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The problem, as they see it, stems from the people who protest the government’s encroaching appetite.  Indeed Ayn Rand has become a prophet of our times.

Now please don’t misunderstand.  My goal in writing is not to suggest that businesses can do no wrong.  On the contrary, businesses are run by people, and people come in all sorts of varieties, some good some bad.  If we agree that proper governance helps sustain society, then it follows that some limited government oversight in business can also be useful.

Not every Ayn Rand enthusiast would agree with those presuppositions, so allow me to defend them by quoting from Thomas Paine’s Common Sense, an influential pamphlet during the American Revolution.

Paine writes,”For were the impulses of conscience clear, uniform, and irresistibly obeyed, man would need no other lawgiver.”  In other words, if we were all perfect we wouldn’t need government; We would naturally live in harmony with each other.

Since that is not the case, we need a system of laws to preserve the social fabric that allows for civilization.  Businesses too need some regulation to ensure fair play, to prevent unethical business types from doing anything to make a quick buck.

Besides, without even the most limited amount of regulation, porn shops and drug dealers would be everywhere.  Do you really want to live in that kind of society? I don’t.

With that said, we need to get rid of this harmful notion that every societal problem is due to the nefarious machinations of conniving, greedy businessmen.  By and large, successful businesses make things better, not just for the stockholders and their employees but also for their customers and their communities at large. 

If they didn’t, why would people continue to work and buy from them?  Remember, businesses don’t have standing armies to coerce participation. Governments do.

Then there’s the whole notion of being able to advance based on merit.  We take that for granted, but it wasn’t always a given.

Imagine what it would be like if your status was almost entirely dependent upon the family to whom you were born or to which you joined in marriage.

Not so keen on the medieval way?  You could always live la vida loca like the Soviets did, by bribing government officials just to increase your odds of survival.     I’d say the oft-maligned businessman is starting to look downright friendly in comparison.

You wouldn’t know it from popular culture, but a lot of folks actually have strong affectionate feelings toward businesses.  I’m one of them.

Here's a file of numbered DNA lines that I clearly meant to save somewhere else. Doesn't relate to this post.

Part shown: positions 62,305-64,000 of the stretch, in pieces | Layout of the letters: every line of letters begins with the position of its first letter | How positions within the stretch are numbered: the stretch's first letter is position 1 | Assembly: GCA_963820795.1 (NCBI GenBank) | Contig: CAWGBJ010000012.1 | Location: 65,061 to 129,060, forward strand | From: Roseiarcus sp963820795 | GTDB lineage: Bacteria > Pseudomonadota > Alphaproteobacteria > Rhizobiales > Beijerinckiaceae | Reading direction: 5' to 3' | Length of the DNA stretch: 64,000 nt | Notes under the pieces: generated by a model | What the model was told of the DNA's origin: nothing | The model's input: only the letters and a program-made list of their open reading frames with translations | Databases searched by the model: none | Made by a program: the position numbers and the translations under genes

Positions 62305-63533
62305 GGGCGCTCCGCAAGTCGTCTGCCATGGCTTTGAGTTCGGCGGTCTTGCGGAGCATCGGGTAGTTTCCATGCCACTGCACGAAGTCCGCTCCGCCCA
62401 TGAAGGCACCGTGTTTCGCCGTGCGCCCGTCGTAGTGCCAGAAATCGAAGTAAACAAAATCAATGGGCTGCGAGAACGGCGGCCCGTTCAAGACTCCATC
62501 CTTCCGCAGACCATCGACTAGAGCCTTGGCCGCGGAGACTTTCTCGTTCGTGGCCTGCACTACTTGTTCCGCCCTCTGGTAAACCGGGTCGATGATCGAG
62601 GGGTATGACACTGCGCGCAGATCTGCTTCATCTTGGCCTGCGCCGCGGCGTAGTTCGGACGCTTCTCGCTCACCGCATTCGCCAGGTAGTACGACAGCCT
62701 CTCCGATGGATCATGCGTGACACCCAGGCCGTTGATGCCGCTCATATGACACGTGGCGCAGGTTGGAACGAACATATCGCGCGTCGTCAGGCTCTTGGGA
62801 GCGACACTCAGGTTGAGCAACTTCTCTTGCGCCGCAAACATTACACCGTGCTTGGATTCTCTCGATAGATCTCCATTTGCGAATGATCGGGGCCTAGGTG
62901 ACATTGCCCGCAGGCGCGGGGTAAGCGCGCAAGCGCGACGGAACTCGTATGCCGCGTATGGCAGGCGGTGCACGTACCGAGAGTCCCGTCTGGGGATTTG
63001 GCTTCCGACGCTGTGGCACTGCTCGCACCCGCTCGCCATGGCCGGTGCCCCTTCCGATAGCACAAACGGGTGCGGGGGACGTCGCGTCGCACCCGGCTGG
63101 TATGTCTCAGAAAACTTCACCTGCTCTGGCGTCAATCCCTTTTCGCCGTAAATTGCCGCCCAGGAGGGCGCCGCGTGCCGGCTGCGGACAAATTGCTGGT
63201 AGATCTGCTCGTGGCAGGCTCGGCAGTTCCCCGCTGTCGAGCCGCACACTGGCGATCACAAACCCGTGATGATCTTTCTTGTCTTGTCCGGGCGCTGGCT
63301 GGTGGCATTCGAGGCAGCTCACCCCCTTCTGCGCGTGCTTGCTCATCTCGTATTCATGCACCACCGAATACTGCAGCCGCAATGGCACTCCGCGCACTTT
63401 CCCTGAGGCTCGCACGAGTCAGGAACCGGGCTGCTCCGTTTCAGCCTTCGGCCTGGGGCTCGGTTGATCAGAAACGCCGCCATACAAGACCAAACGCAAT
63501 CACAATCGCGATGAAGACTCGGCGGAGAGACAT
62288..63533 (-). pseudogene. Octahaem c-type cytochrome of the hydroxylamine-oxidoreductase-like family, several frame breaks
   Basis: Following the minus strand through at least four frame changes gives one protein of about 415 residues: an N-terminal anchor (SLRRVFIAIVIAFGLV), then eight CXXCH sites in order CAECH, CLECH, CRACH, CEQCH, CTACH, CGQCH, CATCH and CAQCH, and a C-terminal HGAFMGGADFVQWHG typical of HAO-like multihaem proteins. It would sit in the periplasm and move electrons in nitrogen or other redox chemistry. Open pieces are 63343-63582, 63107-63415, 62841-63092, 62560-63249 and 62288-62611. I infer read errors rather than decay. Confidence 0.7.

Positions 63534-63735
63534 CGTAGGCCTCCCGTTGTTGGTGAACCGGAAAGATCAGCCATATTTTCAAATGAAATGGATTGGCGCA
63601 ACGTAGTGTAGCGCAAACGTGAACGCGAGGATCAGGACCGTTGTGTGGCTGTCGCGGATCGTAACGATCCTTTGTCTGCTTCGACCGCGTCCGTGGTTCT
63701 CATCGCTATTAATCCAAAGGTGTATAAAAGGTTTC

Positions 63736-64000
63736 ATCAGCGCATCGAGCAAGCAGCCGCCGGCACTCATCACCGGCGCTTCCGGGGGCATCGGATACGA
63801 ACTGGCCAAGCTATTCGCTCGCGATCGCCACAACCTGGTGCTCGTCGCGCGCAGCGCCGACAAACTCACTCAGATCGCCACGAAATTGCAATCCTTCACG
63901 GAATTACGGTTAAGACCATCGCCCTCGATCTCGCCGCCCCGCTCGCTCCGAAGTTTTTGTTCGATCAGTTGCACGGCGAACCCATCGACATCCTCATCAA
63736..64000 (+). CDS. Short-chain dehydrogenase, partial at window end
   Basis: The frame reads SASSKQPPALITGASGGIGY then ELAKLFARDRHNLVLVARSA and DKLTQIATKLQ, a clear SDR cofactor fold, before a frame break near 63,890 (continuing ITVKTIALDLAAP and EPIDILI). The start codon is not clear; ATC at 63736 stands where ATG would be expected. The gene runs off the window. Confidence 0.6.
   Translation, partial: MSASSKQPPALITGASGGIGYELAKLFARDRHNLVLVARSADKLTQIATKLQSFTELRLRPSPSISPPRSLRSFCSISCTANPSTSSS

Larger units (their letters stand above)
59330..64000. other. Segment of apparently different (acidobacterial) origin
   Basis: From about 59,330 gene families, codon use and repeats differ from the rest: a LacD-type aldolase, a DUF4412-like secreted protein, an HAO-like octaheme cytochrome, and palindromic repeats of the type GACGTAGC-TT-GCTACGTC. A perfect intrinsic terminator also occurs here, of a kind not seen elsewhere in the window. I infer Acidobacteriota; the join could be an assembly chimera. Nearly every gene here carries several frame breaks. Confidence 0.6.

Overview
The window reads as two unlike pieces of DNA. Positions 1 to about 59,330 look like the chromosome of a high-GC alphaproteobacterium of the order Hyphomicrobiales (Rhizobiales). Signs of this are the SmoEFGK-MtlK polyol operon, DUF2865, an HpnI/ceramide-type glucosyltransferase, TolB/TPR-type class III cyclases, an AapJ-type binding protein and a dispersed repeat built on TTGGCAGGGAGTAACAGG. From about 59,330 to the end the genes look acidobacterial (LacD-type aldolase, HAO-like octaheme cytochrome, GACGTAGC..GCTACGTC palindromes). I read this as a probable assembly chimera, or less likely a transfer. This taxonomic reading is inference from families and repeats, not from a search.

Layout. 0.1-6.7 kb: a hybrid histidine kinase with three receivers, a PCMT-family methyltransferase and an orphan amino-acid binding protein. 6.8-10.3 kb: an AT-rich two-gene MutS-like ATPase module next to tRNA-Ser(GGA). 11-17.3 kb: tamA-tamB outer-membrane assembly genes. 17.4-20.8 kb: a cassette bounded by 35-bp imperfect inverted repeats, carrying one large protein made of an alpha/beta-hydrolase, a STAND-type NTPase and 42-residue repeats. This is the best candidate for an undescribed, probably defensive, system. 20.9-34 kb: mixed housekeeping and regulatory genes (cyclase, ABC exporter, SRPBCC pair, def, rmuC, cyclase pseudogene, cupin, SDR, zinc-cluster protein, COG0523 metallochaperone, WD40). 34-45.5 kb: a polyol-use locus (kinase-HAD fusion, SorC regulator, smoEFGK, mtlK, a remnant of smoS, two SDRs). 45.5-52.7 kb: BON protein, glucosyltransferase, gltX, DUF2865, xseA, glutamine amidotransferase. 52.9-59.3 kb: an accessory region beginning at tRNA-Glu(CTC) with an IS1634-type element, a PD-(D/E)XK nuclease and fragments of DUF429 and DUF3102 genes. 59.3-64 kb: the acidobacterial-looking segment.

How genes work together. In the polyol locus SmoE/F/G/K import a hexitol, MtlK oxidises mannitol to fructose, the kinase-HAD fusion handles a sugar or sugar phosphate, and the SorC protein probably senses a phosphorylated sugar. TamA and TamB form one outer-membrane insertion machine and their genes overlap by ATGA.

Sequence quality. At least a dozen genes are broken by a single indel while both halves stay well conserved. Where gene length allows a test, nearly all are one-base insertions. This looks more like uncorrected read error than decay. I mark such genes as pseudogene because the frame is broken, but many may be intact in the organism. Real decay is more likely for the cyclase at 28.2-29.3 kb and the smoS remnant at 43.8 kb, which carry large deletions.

Working for Canon has expanded my technical abilities, increased my confidence, and brought more stability to my life.  No charitable outreach has done the same for me.

Plus, Canon equipment is among the best in the market.  All my recent freelance projects have been shot with Canon gear, and I wouldn’t go that route if I didn’t have the highest respect for Canon engineering.

Don’t just take my word for it though.  Visit Canon USA’s Facebook page, and you’ll notice that the vast majority of comments are positive, effusive ones.  But why stop at Canon?  You’ll find similar things if you check out the feedback for companies like Apple, amazon.com, IKEA, Chick-fil-A, Volkswagen, Target, Whole Foods, Starbucks, Zappos, Walt Disney, and the list could go on and on.

These are all businesses that have made life better for millions of people,  and you don’t make life better for millions of people by merely focusing on profit.  That is a foolish anti-business fallacy.  You get there, first and foremost, by being useful, even delightful, to others in an excellent way.

In Atlas Shrugged, it is the bureaucrats who compromise and sell out to advance themselves.  Rearden, in contrast,  sacrifices prestige and short-term wealth so that he might produce something truly exceptional.  To aim for anything less even when the entire world encourages you to do so is not to be fully alive, Ayn Rand suggests.

Like Hank Rearden, the entrepreneurs who produce excellent, profitable businesses are heroes of our modern world, but when was the last time a movie, a music album, or a novel conveyed as much?  Atlas Shrugged is one example, but we need more.

In the book Microtrends, author and researcher Mark Penn tells of a recent survey he ran where an alarming number of kids expressed interest in becoming snipers when they grow up.  He speculates that data spike is due to the attention snipers get in news coverage, movies, and video games.

Now you tell me, would you rather have a society full of aspiring snipers or entrepreneurs? Do you want your next creative project to inspire the next Columbine shooter or the next Steve Jobs?

The Delivery of the Keys – Pietro Perugino 1481–1482

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If you chose the latter options, then maybe it is time for you do something about it.  Reading Atlas Shrugged is a good place to start (you can listen to it as an audiobook if you prefer), but if you don’t have time for that, would you at least stop suggesting that every business person is evil?  Can you stop relying on the government to solve all your problems?

While you’re at it, don’t be content just to consume. Produce. Give back.  Building a great and virtuous business is as good of a way as any to do that.

 

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As always, thanks for reading and God bless.
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The American Beauty of Small Giants